It’s also extremely competitive. In 2017, the Ontario Universities’ Application Centre recorded 6,596 applications to medical school. Of this number, 955 students were registered i.e. accepted into medical school (there is a discrepancy between this “total number” and the number of applications listed per university. If someone is able to explain this to me, feel free to comment below!). That’s an admission rate of 13.7%. Occupational therapy programs see an average admission rate of 22%. For Physiotherapy programs it was 18.9%; Speech-Language Pathology 20.9%; and Audiology programs 13%. These are all very specialized occupations that play a significant role in our society’s health and wellness. There is a good reason that the admission process is selective, but medical schools received almost five times the amount of applicants as any of the above programs.

It’s likely that none of the above information may be new to you. Everyone knows it’s not easy to get into medical school. Some parents may insist that “as long as you work hard you will get accepted”, but that’s really not the case. Not only is it difficult for students to get accepted, but it’s a game that is constantly changing as medical schools evolve the way they screen their applicants.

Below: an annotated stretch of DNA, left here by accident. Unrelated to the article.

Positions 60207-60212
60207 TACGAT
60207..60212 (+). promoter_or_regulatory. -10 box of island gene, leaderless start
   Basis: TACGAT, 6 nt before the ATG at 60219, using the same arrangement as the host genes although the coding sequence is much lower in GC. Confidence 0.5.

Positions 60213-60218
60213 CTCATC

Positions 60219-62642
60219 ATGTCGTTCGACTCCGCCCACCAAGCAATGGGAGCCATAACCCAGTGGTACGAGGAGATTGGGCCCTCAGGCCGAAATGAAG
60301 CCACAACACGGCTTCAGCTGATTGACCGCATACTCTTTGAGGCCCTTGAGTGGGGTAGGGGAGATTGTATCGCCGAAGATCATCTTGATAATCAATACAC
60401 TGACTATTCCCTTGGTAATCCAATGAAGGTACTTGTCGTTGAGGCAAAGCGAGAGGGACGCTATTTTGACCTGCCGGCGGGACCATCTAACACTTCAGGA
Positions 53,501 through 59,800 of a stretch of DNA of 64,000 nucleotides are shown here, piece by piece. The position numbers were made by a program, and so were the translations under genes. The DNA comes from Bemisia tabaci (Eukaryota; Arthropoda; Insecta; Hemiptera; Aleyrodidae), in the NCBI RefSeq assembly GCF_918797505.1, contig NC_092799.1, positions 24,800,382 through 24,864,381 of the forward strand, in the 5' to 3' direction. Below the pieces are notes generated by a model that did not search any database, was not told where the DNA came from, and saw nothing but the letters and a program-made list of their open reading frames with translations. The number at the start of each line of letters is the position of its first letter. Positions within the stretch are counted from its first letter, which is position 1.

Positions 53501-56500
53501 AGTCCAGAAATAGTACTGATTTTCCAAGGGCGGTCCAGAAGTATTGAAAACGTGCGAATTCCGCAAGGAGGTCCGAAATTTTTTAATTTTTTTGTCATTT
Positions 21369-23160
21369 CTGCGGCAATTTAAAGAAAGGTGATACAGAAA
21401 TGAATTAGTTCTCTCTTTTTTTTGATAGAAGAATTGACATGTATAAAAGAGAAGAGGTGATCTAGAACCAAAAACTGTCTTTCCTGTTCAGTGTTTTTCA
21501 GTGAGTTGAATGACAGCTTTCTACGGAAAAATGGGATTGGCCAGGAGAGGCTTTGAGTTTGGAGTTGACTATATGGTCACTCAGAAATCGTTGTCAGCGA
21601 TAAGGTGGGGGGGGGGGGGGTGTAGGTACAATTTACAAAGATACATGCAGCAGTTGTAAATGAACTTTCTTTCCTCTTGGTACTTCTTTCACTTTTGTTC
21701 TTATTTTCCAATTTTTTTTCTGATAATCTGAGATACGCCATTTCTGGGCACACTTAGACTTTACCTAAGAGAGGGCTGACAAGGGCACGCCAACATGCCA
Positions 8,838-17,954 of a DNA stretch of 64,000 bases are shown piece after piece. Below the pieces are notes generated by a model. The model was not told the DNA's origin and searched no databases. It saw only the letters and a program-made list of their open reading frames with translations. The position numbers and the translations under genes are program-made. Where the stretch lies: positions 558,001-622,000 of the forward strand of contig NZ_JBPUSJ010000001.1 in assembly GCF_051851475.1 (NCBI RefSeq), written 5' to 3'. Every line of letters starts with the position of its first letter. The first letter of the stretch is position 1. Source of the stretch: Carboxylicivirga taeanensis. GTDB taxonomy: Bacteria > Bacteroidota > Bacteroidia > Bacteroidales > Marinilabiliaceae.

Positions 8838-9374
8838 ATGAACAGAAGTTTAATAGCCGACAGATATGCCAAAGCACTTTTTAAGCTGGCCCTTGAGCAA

Becoming a physician is challenging. I hope that people, particularly parents, will think twice before they casually tell their children to become doctors, not knowing the full story of the journey to medical school. If you, reader, know someone who is trying to get into medical school, do check in on them and make sure they’re not stressing themselves out too much. Buy them some cake and cookies now and then.